There are two exceptions to the exclusivity rule: if you run a daycare out of your home or if you use part of your home for inventory storage.
Your home office will count as your principal place of business if you do your management and administrative work from there and you don’t have another fixed location to do that work. For example, a plumber who works at various houses all day but comes home and does billing and other paperwork from a home office would have the home office count as his principal place of business.
Form 8829 instructions
Form 8829 can be tricky to fill out. When in doubt, consult with a tax professional. They can help you decide what is allowed and what’s not based on your specific situation.
Part 1: Measure your home office
Before jumping into this form, you’ll need to measure your home office. The goal of this section is to get the percentage of your home that’s used for business. You’ll use this percentage throughout the rest of the form to divide your expenses between personal and business.
For example, if your home is 1,000 square feet and your home office is 100 square feet, you use 10% of your home as part of your business. You’ll use this percentage when it comes time to calculate how much of an indirect expense, like your rent, should be able to be taken as a deduction.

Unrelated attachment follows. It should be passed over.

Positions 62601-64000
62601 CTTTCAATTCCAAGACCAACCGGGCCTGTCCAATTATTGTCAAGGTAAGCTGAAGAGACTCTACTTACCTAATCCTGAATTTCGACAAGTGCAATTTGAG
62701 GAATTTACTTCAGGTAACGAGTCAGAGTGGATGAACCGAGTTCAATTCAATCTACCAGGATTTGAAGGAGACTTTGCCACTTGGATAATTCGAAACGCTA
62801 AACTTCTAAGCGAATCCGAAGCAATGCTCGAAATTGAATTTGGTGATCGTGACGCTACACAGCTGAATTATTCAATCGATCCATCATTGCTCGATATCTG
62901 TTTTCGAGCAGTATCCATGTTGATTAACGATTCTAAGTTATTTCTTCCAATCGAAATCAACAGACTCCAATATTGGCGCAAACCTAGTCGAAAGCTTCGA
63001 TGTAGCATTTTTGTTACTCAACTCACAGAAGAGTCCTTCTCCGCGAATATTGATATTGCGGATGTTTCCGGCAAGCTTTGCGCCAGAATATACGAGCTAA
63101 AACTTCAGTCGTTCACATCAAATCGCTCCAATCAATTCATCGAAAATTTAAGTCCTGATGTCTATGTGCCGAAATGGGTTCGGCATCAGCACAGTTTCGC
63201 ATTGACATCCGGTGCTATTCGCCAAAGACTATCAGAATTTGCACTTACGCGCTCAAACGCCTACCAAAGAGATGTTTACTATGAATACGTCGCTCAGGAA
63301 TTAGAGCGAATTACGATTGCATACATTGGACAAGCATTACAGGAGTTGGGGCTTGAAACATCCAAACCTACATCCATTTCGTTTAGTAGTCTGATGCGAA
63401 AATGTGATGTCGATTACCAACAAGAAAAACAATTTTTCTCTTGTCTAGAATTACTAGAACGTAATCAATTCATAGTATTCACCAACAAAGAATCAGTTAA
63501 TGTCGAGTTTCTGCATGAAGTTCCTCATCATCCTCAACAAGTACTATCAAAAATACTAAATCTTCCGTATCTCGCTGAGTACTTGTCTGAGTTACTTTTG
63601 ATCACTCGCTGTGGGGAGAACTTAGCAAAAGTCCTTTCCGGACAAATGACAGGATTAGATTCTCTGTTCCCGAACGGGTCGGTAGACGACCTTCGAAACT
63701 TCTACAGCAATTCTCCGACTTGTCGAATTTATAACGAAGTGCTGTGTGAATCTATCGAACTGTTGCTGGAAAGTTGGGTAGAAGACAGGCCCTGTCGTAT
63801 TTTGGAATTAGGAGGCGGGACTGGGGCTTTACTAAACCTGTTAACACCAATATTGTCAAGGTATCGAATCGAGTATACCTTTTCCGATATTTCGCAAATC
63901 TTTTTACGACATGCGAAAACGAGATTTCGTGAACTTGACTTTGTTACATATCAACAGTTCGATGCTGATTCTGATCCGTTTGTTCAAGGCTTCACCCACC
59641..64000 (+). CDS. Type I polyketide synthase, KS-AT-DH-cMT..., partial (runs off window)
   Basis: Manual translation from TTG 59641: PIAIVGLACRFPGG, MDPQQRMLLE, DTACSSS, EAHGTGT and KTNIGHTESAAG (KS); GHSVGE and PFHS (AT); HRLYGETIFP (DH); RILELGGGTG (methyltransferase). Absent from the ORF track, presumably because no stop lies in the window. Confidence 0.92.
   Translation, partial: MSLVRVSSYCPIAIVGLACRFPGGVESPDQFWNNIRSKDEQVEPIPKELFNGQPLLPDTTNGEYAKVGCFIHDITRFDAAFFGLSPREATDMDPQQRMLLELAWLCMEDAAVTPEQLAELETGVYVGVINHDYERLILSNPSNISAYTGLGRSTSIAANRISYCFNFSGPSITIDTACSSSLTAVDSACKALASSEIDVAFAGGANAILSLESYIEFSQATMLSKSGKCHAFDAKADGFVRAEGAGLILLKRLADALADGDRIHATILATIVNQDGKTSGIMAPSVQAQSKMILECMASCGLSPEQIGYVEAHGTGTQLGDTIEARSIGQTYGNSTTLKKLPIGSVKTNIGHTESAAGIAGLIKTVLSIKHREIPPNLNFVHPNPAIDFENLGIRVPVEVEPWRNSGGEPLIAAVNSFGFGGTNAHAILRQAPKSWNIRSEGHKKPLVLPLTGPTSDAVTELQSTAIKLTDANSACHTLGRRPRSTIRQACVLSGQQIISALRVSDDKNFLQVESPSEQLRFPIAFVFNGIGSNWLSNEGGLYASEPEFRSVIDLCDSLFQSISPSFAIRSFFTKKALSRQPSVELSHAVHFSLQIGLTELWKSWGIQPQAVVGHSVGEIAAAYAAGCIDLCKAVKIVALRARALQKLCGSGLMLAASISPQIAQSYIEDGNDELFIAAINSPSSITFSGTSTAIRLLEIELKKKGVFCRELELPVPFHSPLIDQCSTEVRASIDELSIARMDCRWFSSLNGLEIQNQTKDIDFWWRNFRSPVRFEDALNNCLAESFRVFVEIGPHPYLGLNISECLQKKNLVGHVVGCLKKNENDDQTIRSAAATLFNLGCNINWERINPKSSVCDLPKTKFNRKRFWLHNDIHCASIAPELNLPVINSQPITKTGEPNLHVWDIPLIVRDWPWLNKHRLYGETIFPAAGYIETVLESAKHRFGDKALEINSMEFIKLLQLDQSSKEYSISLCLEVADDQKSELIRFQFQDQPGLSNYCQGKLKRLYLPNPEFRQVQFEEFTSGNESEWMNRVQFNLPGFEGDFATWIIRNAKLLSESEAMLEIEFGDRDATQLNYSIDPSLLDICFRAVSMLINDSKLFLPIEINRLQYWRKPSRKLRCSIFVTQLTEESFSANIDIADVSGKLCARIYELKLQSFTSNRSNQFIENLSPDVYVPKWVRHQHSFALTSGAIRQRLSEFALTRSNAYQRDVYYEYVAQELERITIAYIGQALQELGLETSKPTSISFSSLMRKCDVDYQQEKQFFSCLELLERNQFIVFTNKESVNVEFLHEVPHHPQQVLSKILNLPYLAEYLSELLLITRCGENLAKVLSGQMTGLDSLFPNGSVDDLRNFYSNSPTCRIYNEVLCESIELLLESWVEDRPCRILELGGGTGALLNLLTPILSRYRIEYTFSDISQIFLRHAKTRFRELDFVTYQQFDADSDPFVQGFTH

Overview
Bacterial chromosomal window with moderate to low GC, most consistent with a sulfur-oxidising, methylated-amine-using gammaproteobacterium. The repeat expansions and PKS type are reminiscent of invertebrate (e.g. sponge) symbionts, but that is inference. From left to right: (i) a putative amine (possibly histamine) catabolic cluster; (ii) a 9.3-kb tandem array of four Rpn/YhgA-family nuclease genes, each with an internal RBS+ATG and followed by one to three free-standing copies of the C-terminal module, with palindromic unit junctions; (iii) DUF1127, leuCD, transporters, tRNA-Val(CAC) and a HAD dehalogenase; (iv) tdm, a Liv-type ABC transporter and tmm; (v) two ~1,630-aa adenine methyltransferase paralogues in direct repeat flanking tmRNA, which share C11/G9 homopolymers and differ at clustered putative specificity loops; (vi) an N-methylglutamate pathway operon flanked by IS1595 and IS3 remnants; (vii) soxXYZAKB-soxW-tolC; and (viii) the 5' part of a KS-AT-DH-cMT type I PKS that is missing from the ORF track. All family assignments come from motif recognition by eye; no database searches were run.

If you don’t run a daycare, lines one, two, three and seven are going to be the only lines you use in this section. You’ll take the square footage of your home office and divide that by the square footage of your whole house. That gets you the business percentage that you’ll use for the rest of the form.
Part 2: Figure your allowable deduction
This section is where you get into the expenses that you can add together to make up your deduction. This part of Form 8829 asks you to separate your direct and indirect expenses:
Direct expenses are only related to the office portion of your home. If you need to repaint just your office, that’s a direct expense.